I shall set down in a few lines how upright Maldoror was during his early years, when he lived happy. There: done.
-The Comte de Lautréamont, Les Chants de Maldoror
A sad day, my friend. At this very moment, while you’re reading these very words, you’re reading the first words from the last article of the Golden Age series. Even though this daily column has gotten about as old as a piece of poorly-fashioned smørrebrød that no one at school will touch because Little Rasmus Rasmussen from Viborg might have burped on it; even though my jokes have become as stretched as those small, dark, stretchy things that you find in roast chicken; even though etc…I’ll miss it. There are so many brilliant Mirage Block cards I’ve yet to namedrop. Like Polymorph (Check!) and Reparations (Ditto!).
Nonetheless, I’ve come to terms with this column’s fate, and unwilling to let a precious word (like this one) slip away without meaning, this last article is going to be in real laundry list style. We’ve already scoured Mirage’s Black more often than the U.S.A. has supported foreign dictators, so we’ll start with White… Now!
With nearly the same speed as we can review a block, White can cast its creatures. Benalish Knight was, alongside King Cheetah, the first creature card that could be cast at instant speed. These cards have inspired such champions as Masako the Humorless and Caller of the Claw. A love for speed isn’t the only thing that Mirage’s Whtie and Green share: They both come together to form Asmira, Holy Avenger, a Legend who is, at worst, better than Chimney Imp and who can really take over once the blood starts flowing. So long as blood is flowing, we might as well take a gander (No, no. She’s an Avatar, not a Goose.) at Ethereal Champion, an off-flavor but wickedly dangerous creature for Control. The White mana in Ethereal Champion’s casting cost would be troublesome if it weren’t for the presence of Celestial Dawn in the set. Another advantage to Celestial Dawn is that it can turn Green’s mana acceleration into White’s gain: Sacred Mesa doesn’t become all that impressive until you start making a few Pegasuses a turn.
Also in the category of “Flying Hairy Things” are Mirage’s Griffins, a tribe of flyers that would be great for a theme deck if they didn’t all cost four mana. Wait… All cost the same amount of mana? Why else was Aether Vial printed?
4 Aether Vial
4 Diving Griffin
26 Lots of Griffins
2 Zuberi, Golden Feather
4 Griffin Canyon
Now, Griffins are all well and good (Except for Melanie. I mean, just look at her website.), but if I’m going to spend four mana on a particular creature type, by God, I want it to be a special creature type. An Artifact Creature type. Tin-Wing Chimera, Lead-Belly Chimera, Iron-Heart Chimera, and Brass-Talon Chimera are more synergistic together than a Zigeunerschnitzel and German men in funny clothes. The trouble with playing Chimera or Griffins is that, triumph as you might over White Weenie decks, you’ll lose consistently to the likes of Polar Kraken. Unless you play Retribution of the Meek.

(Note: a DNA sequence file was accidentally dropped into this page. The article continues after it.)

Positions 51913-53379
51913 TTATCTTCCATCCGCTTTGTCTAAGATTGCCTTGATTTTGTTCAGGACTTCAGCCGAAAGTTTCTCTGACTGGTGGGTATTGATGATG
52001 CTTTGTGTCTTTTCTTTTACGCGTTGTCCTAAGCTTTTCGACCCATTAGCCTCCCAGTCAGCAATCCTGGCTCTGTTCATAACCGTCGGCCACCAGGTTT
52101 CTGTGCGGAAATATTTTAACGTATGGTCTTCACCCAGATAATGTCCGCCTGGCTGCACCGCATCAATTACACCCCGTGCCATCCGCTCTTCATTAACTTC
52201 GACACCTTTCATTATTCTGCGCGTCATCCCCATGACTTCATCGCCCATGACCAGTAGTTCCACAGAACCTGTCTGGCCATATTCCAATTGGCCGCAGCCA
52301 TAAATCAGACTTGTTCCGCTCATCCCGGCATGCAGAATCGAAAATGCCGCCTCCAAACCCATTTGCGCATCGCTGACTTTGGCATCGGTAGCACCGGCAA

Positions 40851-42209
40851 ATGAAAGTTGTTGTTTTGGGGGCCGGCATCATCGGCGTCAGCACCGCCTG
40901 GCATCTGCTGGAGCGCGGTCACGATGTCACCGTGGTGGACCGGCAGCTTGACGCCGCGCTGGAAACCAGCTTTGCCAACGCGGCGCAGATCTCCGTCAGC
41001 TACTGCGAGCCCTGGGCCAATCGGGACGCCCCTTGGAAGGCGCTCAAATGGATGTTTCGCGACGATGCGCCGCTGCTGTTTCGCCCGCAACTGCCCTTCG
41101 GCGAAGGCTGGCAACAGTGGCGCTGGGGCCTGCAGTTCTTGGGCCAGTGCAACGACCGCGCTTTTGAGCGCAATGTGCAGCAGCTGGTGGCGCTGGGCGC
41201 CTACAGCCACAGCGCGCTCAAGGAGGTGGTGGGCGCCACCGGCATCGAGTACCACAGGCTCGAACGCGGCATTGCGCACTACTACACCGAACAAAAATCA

Next is Blue. Take, for example, Chronatog. There: done.
Red brings us Illicit Auction, among the worst creature-stealer in Magic from a power standpoint. When, however, it comes down to fun, Illicit Auction is sizzling, and in a multiplayer game, it’ll turn “politics” into just another synonym for “life total”. On the other hand, Goblin Swine-Rider is nearly always bad even if its Darrow and Rabarot art is precious.
Speaking of swine, Warthog represents the pinnacle of Swampwalk and permits us to gently shift into our final color, Green. If you like your Green as Green as my Uncle Toby Shandy likes his Green (“As Green as Scryb Sprites, my boy.”), then you’ll be disappointed with Mwonvuli Ooze, an updated and improved model of Primordial Ooze. A rather wiser 1-drop, Rogue Elephant is capable of beating up every other non-Wall 1-drop and still coming back for more. Even if you run Harvest Wurm though, Rogue Elephant will slow your mana development and make it difficult to get Crash of Rhinos on the board. The answer? Not Kodama’s Reach. Kodama’s Reach is for people who have no concept of fun. Lure of Prey is more my style. The only trouble at this point is drawing Crash of Rhinos (naturally, you play only a single copy). Naturally, you play four copies of Preferred Selection, an enchantment which provides something resembling Scry 2 every turn. If you’re unsure of what to Scry away with Preferred Selection, you could consider ditching the horrendous Wall, Mindbender Spores.
Not all Walls are equally bad though. One of the more complex Green cards from Mirage is Jungle Patrol. As a 3/2 attacker for four mana, these Soldiers won’t turn many heads, but in flavor with Mirage’s splendid flavor, they can build miniature Tinder Walls wherever they go. Jungle Patrol combined with Wall of Mulch is also about as good of card drawing as Green can hope for. If, however, you’re the kind of person who likes your peerie creatures all at once, Waiting in the Weeds is the card for you. This sorcery was the prototype for Beacon of Creature, and while the Beacon is usually better, it doesn’t have the same shine with Raksha, Golden Cub (not to be confused with Rashka the Slayer).
The final card of this column is more powerful and more played than many of the others we’ve looked at over the past fifteen articles, but that doesn’t stop it from being underappreciated. Stampeding Wildebeests, central to the controlling Stupid Green deck, has some new compliments to its traditional groupies. Besides Wall of Blossoms and Uktabi Orangutan (the original Viridian Shaman), Stampeding Wildebeests can now be used with Eternal Witness and Caller of the Claw.
And that’s it.